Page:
Effect of continuous cisternal cerebrospinal fluid drainage for patients with thin subarachnoid hemorrhage
Authors Yasunari Otawara, Kuniaki Ogasawara, Yoshitaka Kubo, Masayuki Sasoh, Akira Ogawa
Published 15 September 2007 Volume 2007:3(4) Pages 401—404
Yasunari Otawara, Kuniaki Ogasawara, Yoshitaka Kubo, Masayuki Sasoh, Akira Ogawa
Department of Neurosurgery, Iwate Medical University, 19-1 Uchimaru, Morioka, Iwate 020-8505, Japan
Abstract: External cerebrospinal fluid (CSF) drainage is an effective method to remove massive subarachnoid hemorrhage (SAH), but carries the risk of meningitis and shunt-dependent hydrocephalus. This study investigated whether postoperative cisternal CSF drainage affects the incidence of cerebral vasospasm and clinical outcome in patients with thin SAH. Seventy-eight patients with thin SAH, 22 men and 56 women aged from 17 to 73 years (mean 51.2 years), underwent surgical repair for ruptured anterior circulation aneurysm. Patients were divided into groups with (38 patients) and without (40 patients) postoperative cisternal CSF drainage, and the incidences of angiographical and symptomatic vasospasm, shunt-dependent hydrocephalus, meningitis, and the clinical outcome were compared. The incidences of angiographical vasospasm (31.6% vs 50.0%), symptomatic vasospasm (7.9% vs 12.5%), shunt-dependent hydrocephalus (5.3% vs 0%), and meningitis (2.6% vs 0%) did not differ between patients with and without cisternal CSF drainage. All patients in both groups resulted in good recovery. Postoperative cisternal CSF drainage does not affect the incidence of cerebral vasospasm or the clinical outcome in patients with thin SAH.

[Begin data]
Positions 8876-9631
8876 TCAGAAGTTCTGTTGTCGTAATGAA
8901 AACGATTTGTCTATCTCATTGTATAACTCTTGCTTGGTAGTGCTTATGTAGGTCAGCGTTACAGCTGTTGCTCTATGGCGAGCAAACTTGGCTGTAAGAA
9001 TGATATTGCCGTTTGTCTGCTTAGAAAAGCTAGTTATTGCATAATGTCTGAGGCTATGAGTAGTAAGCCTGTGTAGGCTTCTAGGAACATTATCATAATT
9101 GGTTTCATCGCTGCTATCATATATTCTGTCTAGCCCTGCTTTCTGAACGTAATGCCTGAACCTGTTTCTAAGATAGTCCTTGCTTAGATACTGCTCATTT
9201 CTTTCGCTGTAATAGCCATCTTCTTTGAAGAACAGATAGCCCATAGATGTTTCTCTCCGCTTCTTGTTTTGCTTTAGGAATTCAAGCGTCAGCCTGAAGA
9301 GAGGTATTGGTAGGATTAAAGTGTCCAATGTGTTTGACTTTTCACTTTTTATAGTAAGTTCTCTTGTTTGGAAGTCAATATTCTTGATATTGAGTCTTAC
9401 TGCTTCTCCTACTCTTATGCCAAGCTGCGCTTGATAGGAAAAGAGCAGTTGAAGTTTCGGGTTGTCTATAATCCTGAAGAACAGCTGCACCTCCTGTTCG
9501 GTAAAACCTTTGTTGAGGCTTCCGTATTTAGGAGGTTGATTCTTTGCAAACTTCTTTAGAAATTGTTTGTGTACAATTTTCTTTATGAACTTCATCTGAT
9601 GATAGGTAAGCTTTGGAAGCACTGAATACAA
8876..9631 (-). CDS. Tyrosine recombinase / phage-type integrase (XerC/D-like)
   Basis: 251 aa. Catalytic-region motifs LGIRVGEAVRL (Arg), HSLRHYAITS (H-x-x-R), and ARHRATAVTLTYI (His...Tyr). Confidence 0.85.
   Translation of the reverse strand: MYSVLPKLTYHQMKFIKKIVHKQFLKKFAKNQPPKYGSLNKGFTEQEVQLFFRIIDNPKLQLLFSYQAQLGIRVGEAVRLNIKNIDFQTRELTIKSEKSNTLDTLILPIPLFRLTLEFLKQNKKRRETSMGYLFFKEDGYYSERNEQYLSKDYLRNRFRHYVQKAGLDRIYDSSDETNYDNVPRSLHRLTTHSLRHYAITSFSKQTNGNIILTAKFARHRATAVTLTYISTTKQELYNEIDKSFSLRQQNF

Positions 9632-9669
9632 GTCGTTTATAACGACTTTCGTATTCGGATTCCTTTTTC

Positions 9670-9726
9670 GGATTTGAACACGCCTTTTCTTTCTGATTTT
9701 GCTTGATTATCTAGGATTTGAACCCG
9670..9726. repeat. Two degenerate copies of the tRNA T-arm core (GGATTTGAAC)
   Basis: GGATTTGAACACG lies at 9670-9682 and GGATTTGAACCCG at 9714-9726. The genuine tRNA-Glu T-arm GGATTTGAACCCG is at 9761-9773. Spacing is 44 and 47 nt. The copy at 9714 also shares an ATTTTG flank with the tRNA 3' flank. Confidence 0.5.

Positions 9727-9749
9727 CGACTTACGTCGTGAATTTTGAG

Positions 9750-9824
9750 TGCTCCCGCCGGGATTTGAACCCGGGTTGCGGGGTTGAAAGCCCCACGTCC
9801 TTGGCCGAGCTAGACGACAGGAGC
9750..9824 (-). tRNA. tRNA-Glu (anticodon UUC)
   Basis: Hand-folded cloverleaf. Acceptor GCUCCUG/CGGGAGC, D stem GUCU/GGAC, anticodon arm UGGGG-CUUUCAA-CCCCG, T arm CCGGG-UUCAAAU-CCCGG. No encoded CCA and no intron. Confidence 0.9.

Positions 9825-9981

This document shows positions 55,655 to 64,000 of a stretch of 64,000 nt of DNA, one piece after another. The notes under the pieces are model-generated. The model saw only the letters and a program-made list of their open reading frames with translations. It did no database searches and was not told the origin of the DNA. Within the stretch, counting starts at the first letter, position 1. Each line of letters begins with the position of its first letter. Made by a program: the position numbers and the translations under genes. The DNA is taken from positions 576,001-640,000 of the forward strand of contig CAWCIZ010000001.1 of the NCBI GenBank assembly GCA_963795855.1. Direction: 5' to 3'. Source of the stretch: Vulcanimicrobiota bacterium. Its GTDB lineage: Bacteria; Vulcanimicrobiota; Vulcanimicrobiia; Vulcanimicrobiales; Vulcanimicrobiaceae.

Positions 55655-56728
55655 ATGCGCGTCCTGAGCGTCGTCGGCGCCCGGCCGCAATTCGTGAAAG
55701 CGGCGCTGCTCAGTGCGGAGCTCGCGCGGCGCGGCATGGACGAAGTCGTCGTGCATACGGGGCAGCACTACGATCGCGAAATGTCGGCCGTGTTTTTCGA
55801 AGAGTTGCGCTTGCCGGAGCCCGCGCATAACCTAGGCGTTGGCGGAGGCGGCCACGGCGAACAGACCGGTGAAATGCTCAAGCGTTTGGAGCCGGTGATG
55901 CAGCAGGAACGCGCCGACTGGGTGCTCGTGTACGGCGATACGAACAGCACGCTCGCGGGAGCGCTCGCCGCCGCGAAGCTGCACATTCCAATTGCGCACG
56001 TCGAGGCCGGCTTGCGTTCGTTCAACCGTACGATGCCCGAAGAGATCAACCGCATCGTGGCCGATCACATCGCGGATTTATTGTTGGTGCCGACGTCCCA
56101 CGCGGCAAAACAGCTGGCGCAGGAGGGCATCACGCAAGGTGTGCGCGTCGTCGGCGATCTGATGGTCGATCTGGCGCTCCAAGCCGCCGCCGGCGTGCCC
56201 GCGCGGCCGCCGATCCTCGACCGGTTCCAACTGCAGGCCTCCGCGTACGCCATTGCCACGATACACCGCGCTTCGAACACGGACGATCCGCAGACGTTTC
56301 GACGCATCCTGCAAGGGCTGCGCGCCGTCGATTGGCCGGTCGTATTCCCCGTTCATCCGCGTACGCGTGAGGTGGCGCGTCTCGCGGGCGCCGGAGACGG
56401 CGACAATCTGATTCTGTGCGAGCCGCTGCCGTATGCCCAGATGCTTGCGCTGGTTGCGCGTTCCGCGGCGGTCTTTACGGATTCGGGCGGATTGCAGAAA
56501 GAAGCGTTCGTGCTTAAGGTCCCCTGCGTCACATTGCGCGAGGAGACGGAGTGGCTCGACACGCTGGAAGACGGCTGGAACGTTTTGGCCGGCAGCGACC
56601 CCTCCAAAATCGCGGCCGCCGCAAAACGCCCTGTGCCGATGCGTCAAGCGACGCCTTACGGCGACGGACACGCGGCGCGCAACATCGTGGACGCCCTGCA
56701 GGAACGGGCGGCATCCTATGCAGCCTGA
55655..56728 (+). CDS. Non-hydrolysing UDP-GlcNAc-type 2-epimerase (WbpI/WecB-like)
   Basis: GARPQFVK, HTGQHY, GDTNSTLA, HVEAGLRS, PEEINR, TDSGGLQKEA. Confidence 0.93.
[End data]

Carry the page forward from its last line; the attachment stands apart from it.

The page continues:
Keywords: subarachnoid hemorrhage; cerebrospinal fluid drainage; cerebral vasospasm; meningitis; hydrocephalus; ruptured intracranial aneurysm